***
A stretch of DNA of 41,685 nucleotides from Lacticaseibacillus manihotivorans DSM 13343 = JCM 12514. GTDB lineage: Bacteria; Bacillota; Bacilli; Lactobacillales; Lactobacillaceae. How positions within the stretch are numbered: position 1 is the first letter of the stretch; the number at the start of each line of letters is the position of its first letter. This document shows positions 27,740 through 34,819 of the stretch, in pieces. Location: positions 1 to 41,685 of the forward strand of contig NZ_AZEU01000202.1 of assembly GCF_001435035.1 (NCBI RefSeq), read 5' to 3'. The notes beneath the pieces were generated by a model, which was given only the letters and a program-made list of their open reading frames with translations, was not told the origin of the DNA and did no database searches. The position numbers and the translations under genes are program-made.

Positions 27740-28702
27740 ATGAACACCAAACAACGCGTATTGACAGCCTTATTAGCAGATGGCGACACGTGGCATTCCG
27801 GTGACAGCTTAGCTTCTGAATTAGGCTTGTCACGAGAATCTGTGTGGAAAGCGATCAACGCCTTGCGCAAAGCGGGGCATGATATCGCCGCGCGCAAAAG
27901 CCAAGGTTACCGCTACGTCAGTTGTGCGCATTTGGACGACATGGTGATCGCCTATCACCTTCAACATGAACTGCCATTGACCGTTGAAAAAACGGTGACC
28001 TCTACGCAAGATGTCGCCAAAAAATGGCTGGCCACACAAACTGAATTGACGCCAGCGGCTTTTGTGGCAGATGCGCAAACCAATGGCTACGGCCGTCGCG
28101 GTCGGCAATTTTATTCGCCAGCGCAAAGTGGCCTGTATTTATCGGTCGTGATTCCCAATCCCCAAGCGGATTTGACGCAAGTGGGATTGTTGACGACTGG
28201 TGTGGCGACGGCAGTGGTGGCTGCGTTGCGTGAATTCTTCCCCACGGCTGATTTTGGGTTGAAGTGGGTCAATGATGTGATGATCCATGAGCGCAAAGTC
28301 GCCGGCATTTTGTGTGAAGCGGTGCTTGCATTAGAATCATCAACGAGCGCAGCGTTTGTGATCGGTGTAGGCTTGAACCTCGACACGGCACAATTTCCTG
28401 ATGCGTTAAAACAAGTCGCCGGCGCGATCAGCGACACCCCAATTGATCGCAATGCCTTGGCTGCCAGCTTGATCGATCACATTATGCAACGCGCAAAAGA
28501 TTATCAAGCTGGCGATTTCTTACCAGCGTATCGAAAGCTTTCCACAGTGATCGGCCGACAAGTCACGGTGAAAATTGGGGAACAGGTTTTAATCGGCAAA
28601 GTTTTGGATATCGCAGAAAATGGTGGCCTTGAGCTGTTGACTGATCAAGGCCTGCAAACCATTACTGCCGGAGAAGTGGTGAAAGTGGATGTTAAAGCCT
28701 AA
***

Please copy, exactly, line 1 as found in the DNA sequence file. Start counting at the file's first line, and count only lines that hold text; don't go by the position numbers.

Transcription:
A stretch of DNA of 41,685 nucleotides from Lacticaseibacillus manihotivorans DSM 13343 = JCM 12514. GTDB lineage: Bacteria; Bacillota; Bacilli; Lactobacillales; Lactobacillaceae. How positions within the stretch are numbered: position 1 is the first letter of the stretch; the number at the start of each line of letters is the position of its first letter. This document shows positions 27,740 through 34,819 of the stretch, in pieces. Location: positions 1 to 41,685 of the forward strand of contig NZ_AZEU01000202.1 of assembly GCF_001435035.1 (NCBI RefSeq), read 5' to 3'. The notes beneath the pieces were generated by a model, which was given only the letters and a program-made list of their open reading frames with translations, was not told the origin of the DNA and did no database searches. The position numbers and the translations under genes are program-made.